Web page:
The government “overstated” the success of the Troubled Families programme and has been “evasive” about delays to its evaluation of the project, MPs say in a report.
The public accounts committee’s report on the government’s flagship programme, which aimed to “turn around” the lives of 120,000 families with complex needs, referred to an evaluation by Ecorys on behalf of the Department for Communities & Local Government, published in October. That report found no evidence that the programme had “any significant or systemic impact” on the lives of the families involved.
The committee’s report, published today, also said that the DCLG should have published an evaluation of the programme in late 2015 and that the delay until a year later was “unacceptable”.
Then when PAC requested the evaluation reports on 5 October 2016 the DCLG “did not provide them to us until they were published on 17 October, just two days before the evidence session,” the committee said. The report added: “These delays and obfuscation have given a bad impression about the Department’s willingness to be open.”
Committee chair Meg Hillier (Lab) said in a statement that the report was “far more serious” than a “slap on the wrist about Whitehall bureaucracy”.
She added: “It is particularly important with a new initiative that there is transparency so that the government can learn and adapt the programme. The [DCLG] has undermined any achievements the government might legitimately claim for its overall work in this area.”
However, Ms Hillier added: “The DCLG has now committed to providing parliament with an annual report on progress with the Troubled Families programme, starting in March next year. For this to be meaningful the government must be far clearer about the benefits that can be directly attributed to the public investment in it.”
PAC’s report said that the DCLG’s claim that 116,654 families had been “turned around” by the programme – 99% of the original number of families eligible – was “misleading” as it was only indicative of “short-term outcomes” and not “sustainable change” to people’s lives.
“The use of this term suggested that long-term social problems could be fixed within a few months or years, and risks undermining the entire concept of this work,” the committee said.
PAC acknowledged there was some evidence of good practice resulting from the programme, but added that the evaluation “could not directly attribute improvement in a range of outcomes related to employment, crime and health” to the programme.
The programme’s use of a payment-by-results system also gave cause for concern. The committee noted the DCLG’s evaluation of the programme highlighted problems with payments, as these incentivised councils to move families through the programme quickly to draw down funding “without providing the support necessary to tackle deep-rooted problems”.
The committee also said the DCLG’s claim that the programme had saved £1.2bn was “an overestimate” because it did not take into account the delivery costs of the programme.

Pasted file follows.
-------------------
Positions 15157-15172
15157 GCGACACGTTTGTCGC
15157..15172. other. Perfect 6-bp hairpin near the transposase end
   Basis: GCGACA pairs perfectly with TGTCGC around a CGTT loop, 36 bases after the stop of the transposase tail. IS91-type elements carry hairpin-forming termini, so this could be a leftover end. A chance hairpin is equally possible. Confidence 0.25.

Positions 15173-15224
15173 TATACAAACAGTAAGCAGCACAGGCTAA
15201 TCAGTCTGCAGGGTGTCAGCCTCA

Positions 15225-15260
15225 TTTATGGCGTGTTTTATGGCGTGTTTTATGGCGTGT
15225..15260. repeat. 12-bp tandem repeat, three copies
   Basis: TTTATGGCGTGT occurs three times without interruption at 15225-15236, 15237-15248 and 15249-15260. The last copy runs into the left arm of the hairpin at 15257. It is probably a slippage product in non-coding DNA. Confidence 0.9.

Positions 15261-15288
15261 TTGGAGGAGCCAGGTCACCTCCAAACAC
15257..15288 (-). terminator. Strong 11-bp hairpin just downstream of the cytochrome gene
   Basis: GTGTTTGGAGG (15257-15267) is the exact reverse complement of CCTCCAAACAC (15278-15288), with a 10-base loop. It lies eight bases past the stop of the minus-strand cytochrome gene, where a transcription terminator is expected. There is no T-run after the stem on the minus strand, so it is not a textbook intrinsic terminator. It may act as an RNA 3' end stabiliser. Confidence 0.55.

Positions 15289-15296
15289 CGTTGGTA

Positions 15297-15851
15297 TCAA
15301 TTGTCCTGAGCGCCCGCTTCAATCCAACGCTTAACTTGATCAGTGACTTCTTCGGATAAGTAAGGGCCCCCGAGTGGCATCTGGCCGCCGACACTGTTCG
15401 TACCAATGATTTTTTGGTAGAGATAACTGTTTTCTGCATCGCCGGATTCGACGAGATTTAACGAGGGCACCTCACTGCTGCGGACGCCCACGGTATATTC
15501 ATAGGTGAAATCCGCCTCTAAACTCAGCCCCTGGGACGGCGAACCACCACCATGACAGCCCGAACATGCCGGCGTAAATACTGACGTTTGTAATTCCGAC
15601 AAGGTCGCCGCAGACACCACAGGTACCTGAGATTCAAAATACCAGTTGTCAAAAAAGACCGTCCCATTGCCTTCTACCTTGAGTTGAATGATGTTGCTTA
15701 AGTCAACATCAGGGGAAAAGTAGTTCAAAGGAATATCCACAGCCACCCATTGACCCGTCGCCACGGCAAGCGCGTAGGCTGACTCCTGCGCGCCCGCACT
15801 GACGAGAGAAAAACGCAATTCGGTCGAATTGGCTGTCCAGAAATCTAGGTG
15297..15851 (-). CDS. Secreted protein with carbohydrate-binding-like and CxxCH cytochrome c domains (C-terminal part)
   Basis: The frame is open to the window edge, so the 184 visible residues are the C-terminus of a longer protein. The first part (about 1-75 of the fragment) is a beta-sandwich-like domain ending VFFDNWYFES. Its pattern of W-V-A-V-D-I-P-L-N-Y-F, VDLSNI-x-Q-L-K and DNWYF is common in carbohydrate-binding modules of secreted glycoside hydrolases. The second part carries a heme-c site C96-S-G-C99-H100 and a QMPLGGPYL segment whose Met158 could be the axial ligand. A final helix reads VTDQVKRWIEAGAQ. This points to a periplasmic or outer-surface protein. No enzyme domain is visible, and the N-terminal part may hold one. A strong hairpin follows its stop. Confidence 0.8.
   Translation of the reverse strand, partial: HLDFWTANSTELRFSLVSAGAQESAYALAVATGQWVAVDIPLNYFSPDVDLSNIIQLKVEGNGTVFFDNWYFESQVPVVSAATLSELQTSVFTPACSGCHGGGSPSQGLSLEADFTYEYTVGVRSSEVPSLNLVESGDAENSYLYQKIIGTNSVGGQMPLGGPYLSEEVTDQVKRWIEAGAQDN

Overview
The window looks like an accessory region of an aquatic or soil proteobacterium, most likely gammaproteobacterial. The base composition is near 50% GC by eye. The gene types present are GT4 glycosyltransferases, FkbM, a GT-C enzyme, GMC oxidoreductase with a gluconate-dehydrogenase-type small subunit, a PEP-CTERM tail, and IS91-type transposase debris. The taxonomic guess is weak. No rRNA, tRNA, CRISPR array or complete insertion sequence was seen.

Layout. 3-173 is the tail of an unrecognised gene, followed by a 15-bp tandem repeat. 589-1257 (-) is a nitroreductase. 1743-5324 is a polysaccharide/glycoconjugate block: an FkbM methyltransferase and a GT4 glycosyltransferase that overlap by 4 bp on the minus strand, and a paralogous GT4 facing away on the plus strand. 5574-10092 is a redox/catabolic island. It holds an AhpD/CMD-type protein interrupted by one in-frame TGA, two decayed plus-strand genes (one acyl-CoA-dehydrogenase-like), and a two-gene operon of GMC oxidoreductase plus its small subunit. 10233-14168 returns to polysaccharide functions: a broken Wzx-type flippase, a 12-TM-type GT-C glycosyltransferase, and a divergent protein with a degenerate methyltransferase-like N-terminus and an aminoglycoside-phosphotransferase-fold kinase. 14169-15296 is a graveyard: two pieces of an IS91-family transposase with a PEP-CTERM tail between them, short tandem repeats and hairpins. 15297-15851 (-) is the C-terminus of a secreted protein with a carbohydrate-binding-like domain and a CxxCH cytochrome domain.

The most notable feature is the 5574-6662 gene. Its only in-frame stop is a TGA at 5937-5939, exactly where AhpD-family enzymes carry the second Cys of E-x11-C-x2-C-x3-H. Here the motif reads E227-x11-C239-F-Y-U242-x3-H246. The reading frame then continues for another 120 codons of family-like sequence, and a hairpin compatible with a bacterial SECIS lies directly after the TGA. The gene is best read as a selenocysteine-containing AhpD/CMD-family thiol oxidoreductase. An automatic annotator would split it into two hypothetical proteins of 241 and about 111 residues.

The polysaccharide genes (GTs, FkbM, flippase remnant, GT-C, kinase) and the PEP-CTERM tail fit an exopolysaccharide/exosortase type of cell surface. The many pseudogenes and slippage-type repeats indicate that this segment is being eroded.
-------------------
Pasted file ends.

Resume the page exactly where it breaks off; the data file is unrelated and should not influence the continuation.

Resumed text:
It added that the DCLG has acknowledged the £1.2bn figure did not reflect net savings directly attributable to the programme and is looking for a better way to estimate the benefits.
The committee made a number of recommendations to DCLG:
1) The DCLG should ensure that its reports to parliament and the public on the progress of the Troubled Families programme contain the evidence necessary to conclude meaningfully on the programme’s progress. Furthermore, to support effective parliamentary scrutiny, the DCLG must publish evaluations promptly and supply the committee with timely information.
2) The DCLG must develop a more meaningful longitudinal methodology for evaluating the impact and quality of the Troubled Families programme at both a national and local authority level. This should include an effective annual reporting system.
3) The DCLG should review its payment by results mechanism for Troubled Families to ensure that this is not resulting in local authorities diluting the quality of the support they provide to these families. The DCLG needs to track what ongoing support is provided to determine what works.
4) The DCLG should ensure that the terminology it uses to communicate the achievements of the Troubled Families programme gives an accurate depiction of how disadvantaged families make progress.
5) The DCLG needs to be able to make more accurate claims about any savings that can be attributed to the Troubled Families programme and, with local areas’ input, develop better ways of measuring whether the programme is achieving value for money.
Responding to the report, a DCLG spokesman said: “As the PAC report recognises, the Troubled Families programme enabled local authorities to expand and transform the way local services work with families.
“But of course, there will always be lessons to learn and we have already made significant improvements to the second stage of the programme.
“We will look carefully at the evidence to find out how we can improve the programme further to help some of the most vulnerable people in our society.”